FIG. 6A shows an exemplary embodiment of one heated construction box 602 that has an internal power source 606. Construction box 602 is shown with a lid 642 that is hinged to allow access to an environment 610 within construction box 602, for example to place tools (e.g., tools 112, FIG. 1) within heated storage box 602. A heater 604 and a thermostat 620 are shown as a single unit 644 within heated construction box 602. Thermostat 620 operates to connect and disconnect heater 602 to and from power source 606 to maintain a temperature of environment 610 above a minimum set temperature. Power source 606 is, for example, a battery, fuel cell or other self contained power source. In one example, internal power source 606 is a rechargeable battery and heater 604 is a battery powered heating element. Optionally, power source 606 and/or construction box 602 may include power sockets 607 that connect to power source 606 to provide power (e.g., 12 Volt power) for power tools (e.g., 12 Volt power tools).

FIG. 6B shows an internal power source 606, heater 604 and controller 620 combined to form an integrated unit 650 that may be removed from construction box 602 and recharged. Internal power source 606 is, for example, a rechargeable battery. Integrated unit 650 is shown with a connector 654 that allows recharging of internal power source 606 by charger 660 and cord 662, FIG. 6C. Once recharged, integrated unit 650 may be slotted into construction box 602 as shown. A receptacle 652 within construction box 602 may for example provide for insertion and removal of integrated unit 650.

As appreciated, integrated unit 650 may be sized and shaped as appropriate for construction box 602. Integrated unit 650, when exhausted of stored energy, may thus be exchanged with a fully charged integrated unit 650, thereby allowing continual use of construction box 602 (i.e., one integrated unit 650 may be in use while a second integrated unit 650 is being recharged). As appreciated, integrated unit 650 may be sealed to prevent water damage, and constructed such that external power connections may not be accidentally shorted. Connector 654 is, for example a safety power connector that self-closes when cord 662 is disconnected.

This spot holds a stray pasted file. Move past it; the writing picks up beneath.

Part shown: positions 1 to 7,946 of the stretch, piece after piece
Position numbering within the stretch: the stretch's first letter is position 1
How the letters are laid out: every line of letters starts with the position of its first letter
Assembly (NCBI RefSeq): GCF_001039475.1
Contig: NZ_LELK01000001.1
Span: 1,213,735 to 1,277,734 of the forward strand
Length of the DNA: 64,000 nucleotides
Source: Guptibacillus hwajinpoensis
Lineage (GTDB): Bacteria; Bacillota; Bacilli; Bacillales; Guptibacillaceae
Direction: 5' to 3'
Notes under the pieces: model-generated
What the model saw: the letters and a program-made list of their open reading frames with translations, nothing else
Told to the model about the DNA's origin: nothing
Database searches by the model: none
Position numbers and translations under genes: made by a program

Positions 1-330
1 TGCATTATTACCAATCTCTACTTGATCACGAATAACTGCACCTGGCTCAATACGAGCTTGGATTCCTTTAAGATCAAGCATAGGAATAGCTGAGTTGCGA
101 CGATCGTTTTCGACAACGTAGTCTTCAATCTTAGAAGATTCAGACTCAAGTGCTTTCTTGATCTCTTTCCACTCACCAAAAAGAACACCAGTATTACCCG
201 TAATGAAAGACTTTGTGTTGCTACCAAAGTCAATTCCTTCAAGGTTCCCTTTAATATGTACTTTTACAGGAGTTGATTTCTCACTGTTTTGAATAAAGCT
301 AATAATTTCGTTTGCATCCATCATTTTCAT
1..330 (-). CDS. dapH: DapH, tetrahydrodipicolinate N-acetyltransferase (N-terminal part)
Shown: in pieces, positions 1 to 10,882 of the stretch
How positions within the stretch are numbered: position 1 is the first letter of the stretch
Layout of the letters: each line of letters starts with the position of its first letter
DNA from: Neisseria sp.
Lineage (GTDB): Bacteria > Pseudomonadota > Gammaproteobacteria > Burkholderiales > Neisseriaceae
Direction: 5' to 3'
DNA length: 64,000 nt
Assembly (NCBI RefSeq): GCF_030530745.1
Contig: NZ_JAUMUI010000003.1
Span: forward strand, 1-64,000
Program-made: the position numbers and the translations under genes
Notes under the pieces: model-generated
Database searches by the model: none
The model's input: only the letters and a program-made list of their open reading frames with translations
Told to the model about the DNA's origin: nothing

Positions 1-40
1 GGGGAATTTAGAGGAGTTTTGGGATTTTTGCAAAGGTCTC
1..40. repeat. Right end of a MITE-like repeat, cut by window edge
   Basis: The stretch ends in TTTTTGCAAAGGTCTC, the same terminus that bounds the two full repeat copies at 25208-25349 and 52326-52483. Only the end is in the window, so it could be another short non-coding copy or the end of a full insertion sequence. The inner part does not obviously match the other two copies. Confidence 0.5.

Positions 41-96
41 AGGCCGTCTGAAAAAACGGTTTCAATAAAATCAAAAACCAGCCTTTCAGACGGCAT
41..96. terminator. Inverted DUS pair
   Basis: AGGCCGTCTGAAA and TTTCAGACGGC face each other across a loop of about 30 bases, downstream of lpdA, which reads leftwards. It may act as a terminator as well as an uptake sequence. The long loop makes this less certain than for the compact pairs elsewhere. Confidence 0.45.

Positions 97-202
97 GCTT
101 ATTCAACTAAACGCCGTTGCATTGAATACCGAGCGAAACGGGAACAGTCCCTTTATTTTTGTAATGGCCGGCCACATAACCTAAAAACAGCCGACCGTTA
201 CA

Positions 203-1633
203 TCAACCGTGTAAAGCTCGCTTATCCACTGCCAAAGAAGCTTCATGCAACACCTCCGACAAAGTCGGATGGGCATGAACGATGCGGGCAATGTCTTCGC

In one embodiment, integrated unit 650 operates like a 12 Volt rechargeable battery pack suitable for portable power tools; and yet integrated unit 650 may also be charged and placed within a construction box (e.g., construction box 602) to provide heat.

In another embodiment, integrated unit 650 is completely sealed against moisture intrusion and has no external electrical contacts. In this embodiment, integrated unit 650 may include an induction coil such that internal power source 606 may be inductively recharged.

FIG. 6D shows one exemplary embodiment of construction box 602 where power source 664 (e.g., a rechargeable battery) is removable from a receptacle 652 of construction box 602. In this embodiment, heater 604 and controller 620 remain within construction box 602, and only power source 664 is removable. FIG. 6E shows power source 664 removed from construction box 602 and connected to charging unit 660 via cord 662 and a connector 666. Power source 664 may include a safety connector for connection to controller 620 and heater 602 (not shown) to prevent accidental shorting of power source 664. Further, power source 664 may include short circuit protection circuitry to enhance safety of power source 664. On one embodiment, power source 664 provides power at 12 Volts for use by portable power tools.